UK investigators raid Cambridge Analytica offices in Facebook data mining probe
Investigators from the Information Commissioner’s Office have searched the London offices of Cambridge Analytica and seized files and servers. The raid forms part of an investigation into its Facebook data harvesting.
Around 20 officials wearing black jackets emblazoned with "ICO Enforcement" entered the offices on Friday, according to reports. A UK High Court judge had granted the Information Commissioner’s Office’s application for a warrant to search the London offices of Cambridge Analytica earlier on Friday evening. Judge Leonard told the court he will outline his reasons for granting the application next Tuesday.
“We are pleased with the decision of the Judge, and the warrant is now being executed,” ICO said in a statement late Friday. “This is just one part of a larger investigation into the use of personal data and analytics for political purposes. As you will expect, we will now need to collect, assess and consider the evidence before coming to any conclusions.”
UK Information Commissioner Elizabeth Denham will use Cambridge Analytica’s files and servers as part of the investigation into how the firm harvested data on 50 million Facebook users without their knowledge. A whistleblower detailed how users’ data was illegally acquired and used to build profiles of American voters ahead of the 2016 US presidential election.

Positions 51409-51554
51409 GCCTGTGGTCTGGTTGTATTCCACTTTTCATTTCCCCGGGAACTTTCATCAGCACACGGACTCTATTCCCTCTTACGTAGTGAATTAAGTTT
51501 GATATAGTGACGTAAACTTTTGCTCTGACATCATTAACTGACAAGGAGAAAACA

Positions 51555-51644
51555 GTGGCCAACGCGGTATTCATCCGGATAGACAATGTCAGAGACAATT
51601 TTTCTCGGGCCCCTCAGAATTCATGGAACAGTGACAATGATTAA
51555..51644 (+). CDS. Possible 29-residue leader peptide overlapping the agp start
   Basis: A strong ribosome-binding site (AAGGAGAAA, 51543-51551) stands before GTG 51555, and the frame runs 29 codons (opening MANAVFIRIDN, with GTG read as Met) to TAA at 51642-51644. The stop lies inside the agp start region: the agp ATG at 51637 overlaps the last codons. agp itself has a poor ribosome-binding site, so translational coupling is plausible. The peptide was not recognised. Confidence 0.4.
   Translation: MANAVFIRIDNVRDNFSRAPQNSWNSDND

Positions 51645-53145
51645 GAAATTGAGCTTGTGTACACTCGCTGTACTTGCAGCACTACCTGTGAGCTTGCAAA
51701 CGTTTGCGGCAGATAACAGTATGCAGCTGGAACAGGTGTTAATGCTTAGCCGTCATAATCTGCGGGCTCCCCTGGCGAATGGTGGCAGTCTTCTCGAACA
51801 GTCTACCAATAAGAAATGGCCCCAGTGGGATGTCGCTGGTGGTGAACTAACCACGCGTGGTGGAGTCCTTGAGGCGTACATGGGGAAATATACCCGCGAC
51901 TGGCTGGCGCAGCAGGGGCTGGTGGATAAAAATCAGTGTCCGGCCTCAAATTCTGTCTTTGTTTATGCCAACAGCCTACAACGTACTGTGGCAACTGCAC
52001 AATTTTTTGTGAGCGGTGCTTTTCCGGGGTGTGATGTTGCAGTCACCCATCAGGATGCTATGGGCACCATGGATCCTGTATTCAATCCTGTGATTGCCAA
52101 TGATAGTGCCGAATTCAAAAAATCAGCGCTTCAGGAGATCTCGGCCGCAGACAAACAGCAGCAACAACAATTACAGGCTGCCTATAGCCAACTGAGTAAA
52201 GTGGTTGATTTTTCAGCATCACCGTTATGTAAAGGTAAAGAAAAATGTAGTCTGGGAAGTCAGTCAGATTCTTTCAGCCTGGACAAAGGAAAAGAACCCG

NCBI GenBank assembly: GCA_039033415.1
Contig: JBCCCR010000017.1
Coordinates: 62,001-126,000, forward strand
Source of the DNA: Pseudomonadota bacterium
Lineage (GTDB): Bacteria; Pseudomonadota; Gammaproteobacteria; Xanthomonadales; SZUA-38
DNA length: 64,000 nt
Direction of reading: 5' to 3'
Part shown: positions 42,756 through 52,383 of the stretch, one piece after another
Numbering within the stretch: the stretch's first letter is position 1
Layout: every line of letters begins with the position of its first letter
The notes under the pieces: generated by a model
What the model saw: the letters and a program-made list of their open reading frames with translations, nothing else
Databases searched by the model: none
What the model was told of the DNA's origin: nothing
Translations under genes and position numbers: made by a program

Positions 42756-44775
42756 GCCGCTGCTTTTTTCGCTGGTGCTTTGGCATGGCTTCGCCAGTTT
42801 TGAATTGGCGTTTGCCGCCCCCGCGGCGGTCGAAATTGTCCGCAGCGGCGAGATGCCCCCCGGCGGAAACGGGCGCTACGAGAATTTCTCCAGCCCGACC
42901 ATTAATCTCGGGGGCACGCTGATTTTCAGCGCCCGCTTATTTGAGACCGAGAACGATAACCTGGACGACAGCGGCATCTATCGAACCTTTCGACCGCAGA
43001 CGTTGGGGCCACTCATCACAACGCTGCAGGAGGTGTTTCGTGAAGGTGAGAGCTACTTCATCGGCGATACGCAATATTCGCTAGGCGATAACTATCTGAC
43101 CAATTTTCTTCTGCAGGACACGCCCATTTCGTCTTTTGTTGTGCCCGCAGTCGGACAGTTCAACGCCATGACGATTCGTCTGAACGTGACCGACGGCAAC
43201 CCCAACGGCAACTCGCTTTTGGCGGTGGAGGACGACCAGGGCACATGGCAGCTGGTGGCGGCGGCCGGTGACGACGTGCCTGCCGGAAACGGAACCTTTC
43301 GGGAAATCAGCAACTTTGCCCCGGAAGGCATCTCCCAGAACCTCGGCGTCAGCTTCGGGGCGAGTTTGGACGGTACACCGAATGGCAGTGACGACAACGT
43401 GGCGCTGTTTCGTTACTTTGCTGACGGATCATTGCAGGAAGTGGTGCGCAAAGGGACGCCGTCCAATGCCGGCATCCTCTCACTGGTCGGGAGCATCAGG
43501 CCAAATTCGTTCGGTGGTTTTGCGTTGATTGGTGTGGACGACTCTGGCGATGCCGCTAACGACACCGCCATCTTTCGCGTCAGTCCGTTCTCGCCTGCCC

Meanwhile, evidence is mounting surrounding alleged links between the UK Conservative Party and the UK government with the scandal-hit firm. Theresa May was questioned in Parliament on Wednesday over reports that her party received more than £700,000 in donations from a director of the company.
In addition, it was revealed this week that Cambridge Analytica’s parent company SCL received nearly £200,000 for two Ministry of Defence projects which would have given it access to top secret files.
Cambridge Analytica has said it is willing to cooperate with the ICO in the probe. The British consulting firm denies any wrongdoing, while Facebook admitted “mistakes” in mishandling data back in 2014, and promised tougher steps to restrict access to data.
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